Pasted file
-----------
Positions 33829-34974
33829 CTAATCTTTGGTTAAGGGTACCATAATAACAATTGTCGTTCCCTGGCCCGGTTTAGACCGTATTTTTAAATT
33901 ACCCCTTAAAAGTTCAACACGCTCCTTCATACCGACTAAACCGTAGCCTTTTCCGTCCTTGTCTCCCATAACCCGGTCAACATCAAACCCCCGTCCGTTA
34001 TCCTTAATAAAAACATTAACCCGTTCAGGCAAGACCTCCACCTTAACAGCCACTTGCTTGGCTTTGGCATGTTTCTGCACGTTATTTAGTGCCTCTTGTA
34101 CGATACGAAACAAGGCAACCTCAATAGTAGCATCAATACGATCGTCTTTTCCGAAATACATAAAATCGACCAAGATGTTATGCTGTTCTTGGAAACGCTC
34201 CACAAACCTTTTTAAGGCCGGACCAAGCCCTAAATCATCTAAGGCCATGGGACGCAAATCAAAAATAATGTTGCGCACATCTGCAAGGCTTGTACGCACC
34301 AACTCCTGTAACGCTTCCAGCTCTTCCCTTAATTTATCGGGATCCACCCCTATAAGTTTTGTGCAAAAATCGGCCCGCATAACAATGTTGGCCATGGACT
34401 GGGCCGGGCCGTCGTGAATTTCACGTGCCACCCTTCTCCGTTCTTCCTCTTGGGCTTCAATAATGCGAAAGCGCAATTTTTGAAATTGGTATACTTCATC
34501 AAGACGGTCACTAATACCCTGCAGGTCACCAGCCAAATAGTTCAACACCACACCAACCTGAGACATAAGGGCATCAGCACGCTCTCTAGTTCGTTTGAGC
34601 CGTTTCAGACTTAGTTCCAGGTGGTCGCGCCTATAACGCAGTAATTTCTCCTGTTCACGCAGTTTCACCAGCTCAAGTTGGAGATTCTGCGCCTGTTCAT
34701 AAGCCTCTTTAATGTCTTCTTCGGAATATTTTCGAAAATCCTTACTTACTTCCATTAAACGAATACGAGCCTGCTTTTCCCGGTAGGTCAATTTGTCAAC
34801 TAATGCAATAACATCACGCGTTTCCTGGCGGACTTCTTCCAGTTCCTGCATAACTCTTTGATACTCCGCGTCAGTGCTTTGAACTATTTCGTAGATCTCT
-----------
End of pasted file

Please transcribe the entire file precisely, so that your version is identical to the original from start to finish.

Positions 33829-34974
33829 CTAATCTTTGGTTAAGGGTACCATAATAACAATTGTCGTTCCCTGGCCCGGTTTAGACCGTATTTTTAAATT
33901 ACCCCTTAAAAGTTCAACACGCTCCTTCATACCGACTAAACCGTAGCCTTTTCCGTCCTTGTCTCCCATAACCCGGTCAACATCAAACCCCCGTCCGTTA
34001 TCCTTAATAAAAACATTAACCCGTTCAGGCAAGACCTCCACCTTAACAGCCACTTGCTTGGCTTTGGCATGTTTCTGCACGTTATTTAGTGCCTCTTGTA
34101 CGATACGAAACAAGGCAACCTCAATAGTAGCATCAATACGATCGTCTTTTCCGAAATACATAAAATCGACCAAGATGTTATGCTGTTCTTGGAAACGCTC
34201 CACAAACCTTTTTAAGGCCGGACCAAGCCCTAAATCATCTAAGGCCATGGGACGCAAATCAAAAATAATGTTGCGCACATCTGCAAGGCTTGTACGCACC
34301 AACTCCTGTAACGCTTCCAGCTCTTCCCTTAATTTATCGGGATCCACCCCTATAAGTTTTGTGCAAAAATCGGCCCGCATAACAATGTTGGCCATGGACT
34401 GGGCCGGGCCGTCGTGAATTTCACGTGCCACCCTTCTCCGTTCTTCCTCTTGGGCTTCAATAATGCGAAAGCGCAATTTTTGAAATTGGTATACTTCATC
34501 AAGACGGTCACTAATACCCTGCAGGTCACCAGCCAAATAGTTCAACACCACACCAACCTGAGACATAAGGGCATCAGCACGCTCTCTAGTTCGTTTGAGC
34601 CGTTTCAGACTTAGTTCCAGGTGGTCGCGCCTATAACGCAGTAATTTCTCCTGTTCACGCAGTTTCACCAGCTCAAGTTGGAGATTCTGCGCCTGTTCAT
34701 AAGCCTCTTTAATGTCTTCTTCGGAATATTTTCGAAAATCCTTACTTACTTCCATTAAACGAATACGAGCCTGCTTTTCCCGGTAGGTCAATTTGTCAAC
34801 TAATGCAATAACATCACGCGTTTCCTGGCGGACTTCTTCCAGTTCCTGCATAACTCTTTGATACTCCGCGTCAGTGCTTTGAACTATTTCGTAGATCTCT